Network segregation is another big gap in this breach. I will touch on this in more detail later, but Home Depot should have had the POS environment in its own restricted virtualized local area network (VLAN) and restricted access between the POS environment and the Home Depot corporate environment.
Another question arises from this breach. How did the attackers steal third party vendor credentials from Home Depot? Home Depot was not properly managing its third party vendor credentials and should have allowed minimal access to that vendor account. I will touch on this in more detail later.
Prevention is ideal, but detection is a must. Even if Home Depot couldn’t have prevented the attack, they still should have had monitoring capabilities, so that it did not take 5 months to detect an intrusion (Elgin, Riley, & Lawrence, 2014). Having the capability to forward any network or host activity in the POS environment to a SIEM, would have been beneficial to Home Depot and could have allowed them to detect the breach sooner, minimizing the impact.
2.1.2 What is working?
The fact I have actual experience locking down POS environments during my professional career and have been successful in securing those environments, I can tell you first-hand what is working. A defense-in-depth approach needs to be implemented. First, upgrading your POS devices to a current, supported operating system is a
must. If you are not running a current, supported operating system, all other system hardening you do is a waste. Second, ensure you have up-to-date antivirus software with HIPS capability. If an attacker penetrates your POS network, this will add another layer of defense in preventing the compromise of your POS devices. Third, you need to have automatic updates activated on the POS devices. It is vital that you follow patch
management best practices and keep the POS devices on the most current patches. This is required for PCI compliance. Fourth, you need to enable P2P encryption on the POS devices. This requires a pin-pad that supports this technology.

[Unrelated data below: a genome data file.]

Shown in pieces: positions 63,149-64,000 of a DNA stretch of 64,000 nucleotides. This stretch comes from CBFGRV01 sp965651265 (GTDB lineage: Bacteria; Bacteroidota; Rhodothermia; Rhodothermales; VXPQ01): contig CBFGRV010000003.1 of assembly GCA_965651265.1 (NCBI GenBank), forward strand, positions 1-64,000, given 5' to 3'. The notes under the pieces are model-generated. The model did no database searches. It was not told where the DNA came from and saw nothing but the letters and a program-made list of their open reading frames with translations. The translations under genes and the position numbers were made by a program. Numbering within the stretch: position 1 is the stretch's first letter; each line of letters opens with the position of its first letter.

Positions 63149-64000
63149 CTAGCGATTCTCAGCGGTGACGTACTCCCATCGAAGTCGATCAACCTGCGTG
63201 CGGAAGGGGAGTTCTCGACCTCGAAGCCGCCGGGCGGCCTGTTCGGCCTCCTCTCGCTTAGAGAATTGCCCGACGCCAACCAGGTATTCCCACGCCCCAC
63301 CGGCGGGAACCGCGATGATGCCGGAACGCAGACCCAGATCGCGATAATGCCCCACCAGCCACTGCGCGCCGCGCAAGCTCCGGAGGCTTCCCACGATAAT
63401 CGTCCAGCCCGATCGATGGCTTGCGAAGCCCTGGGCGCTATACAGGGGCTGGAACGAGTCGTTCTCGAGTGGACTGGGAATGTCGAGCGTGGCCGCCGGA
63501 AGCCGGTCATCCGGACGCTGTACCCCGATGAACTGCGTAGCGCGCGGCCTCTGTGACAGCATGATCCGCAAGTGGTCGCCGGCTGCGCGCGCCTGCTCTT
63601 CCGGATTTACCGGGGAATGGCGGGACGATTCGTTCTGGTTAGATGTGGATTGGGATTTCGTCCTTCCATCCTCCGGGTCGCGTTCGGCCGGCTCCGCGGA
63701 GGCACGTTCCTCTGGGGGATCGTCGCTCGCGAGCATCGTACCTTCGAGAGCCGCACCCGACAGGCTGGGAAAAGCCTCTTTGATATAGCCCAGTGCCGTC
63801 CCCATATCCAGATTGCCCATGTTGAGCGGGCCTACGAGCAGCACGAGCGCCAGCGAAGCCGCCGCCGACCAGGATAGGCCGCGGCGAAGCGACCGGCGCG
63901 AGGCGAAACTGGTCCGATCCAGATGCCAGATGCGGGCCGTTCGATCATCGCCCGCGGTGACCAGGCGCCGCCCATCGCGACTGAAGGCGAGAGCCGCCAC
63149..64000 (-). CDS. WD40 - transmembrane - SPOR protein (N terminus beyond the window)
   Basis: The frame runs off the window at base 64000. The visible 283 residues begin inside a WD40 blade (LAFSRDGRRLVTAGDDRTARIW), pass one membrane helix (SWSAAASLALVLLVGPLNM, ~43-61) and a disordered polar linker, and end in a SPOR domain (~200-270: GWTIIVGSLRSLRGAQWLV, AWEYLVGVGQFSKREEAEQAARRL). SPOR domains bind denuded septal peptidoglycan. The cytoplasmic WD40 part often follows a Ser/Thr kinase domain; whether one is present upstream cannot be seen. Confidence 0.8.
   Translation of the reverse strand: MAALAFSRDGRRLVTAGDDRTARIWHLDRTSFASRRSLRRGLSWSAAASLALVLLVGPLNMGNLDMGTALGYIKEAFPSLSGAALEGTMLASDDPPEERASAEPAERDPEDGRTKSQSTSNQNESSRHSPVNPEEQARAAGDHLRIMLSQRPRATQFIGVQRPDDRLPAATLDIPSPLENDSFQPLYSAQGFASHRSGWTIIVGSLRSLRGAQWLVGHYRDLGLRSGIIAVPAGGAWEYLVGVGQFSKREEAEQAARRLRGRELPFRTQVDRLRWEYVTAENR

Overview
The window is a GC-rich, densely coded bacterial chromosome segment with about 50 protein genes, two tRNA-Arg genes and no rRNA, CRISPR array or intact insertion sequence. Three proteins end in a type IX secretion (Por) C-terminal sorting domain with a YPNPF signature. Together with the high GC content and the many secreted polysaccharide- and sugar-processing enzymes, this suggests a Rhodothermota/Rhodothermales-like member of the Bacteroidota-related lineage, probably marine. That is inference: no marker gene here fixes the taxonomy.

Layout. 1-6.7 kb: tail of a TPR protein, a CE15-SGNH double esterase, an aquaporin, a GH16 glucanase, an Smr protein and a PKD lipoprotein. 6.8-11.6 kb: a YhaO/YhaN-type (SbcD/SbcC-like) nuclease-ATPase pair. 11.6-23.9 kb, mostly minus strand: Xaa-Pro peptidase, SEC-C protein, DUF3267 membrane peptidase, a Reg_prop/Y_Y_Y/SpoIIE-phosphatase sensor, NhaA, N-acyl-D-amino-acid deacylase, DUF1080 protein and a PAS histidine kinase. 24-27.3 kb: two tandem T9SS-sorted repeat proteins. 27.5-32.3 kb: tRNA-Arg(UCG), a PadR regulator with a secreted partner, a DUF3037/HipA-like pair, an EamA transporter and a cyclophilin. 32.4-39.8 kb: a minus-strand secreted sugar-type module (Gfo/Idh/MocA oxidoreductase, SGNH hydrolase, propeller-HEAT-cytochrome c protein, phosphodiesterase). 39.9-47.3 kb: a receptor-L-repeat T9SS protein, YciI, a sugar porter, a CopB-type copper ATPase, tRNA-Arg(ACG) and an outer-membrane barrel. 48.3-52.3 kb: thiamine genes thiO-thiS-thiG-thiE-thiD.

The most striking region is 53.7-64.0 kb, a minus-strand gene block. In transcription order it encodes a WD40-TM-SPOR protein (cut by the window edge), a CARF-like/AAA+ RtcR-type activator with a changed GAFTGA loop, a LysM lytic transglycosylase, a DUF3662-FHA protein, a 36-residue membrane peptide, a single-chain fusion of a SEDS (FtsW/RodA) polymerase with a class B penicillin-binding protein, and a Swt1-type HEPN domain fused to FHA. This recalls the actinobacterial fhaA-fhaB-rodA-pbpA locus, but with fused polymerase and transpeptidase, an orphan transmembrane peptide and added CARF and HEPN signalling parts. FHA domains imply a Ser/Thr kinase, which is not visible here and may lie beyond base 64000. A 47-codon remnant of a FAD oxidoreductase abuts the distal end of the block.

The fifth thing that you will need to implement is the disabling of all unnecessary ports and services on the POS devices. There is no reason the POS devices need to have services such as NetBIOS running. Another important system hardening configuration is to disable the use of USB ports on the POS devices. You can do this physically by installing USB port blockers, or through software that blocks the use of USB ports. In most cases, you will need to leave just 1 USB port active for the connectivity from the POS register to the pin-pad device. If somebody were able to circumvent your physical or software-based USB protection, you need a way to notify your security team of such an
act. Software can be installed on your POS registers that alerts you if a USB device has been inserted into the POS register. You also need to make sure that proper password and account policies are set on the POS devices. Now that all the host-based protections are in place, let’s talk about the networking-based countermeasures that need implemented.
First, you need to segregate the POS network from your corporate network. You can do this by making the POS network its own private VLAN. Second, once you have segregated the POS network, you need to apply rules on the networking device responsible for the VLAN, so that you can restrict access between your corporate
network and POS network. Third, you need to have all outbound Internet access coming from your POS network restricted at your corporate firewall. Firewall rules should be in place to only allow connections for the vital functions, such as credit card processing and Windows Updates. Having all of these preventive countermeasures in place is great, but you also need to be able to detect potentially malicious activity.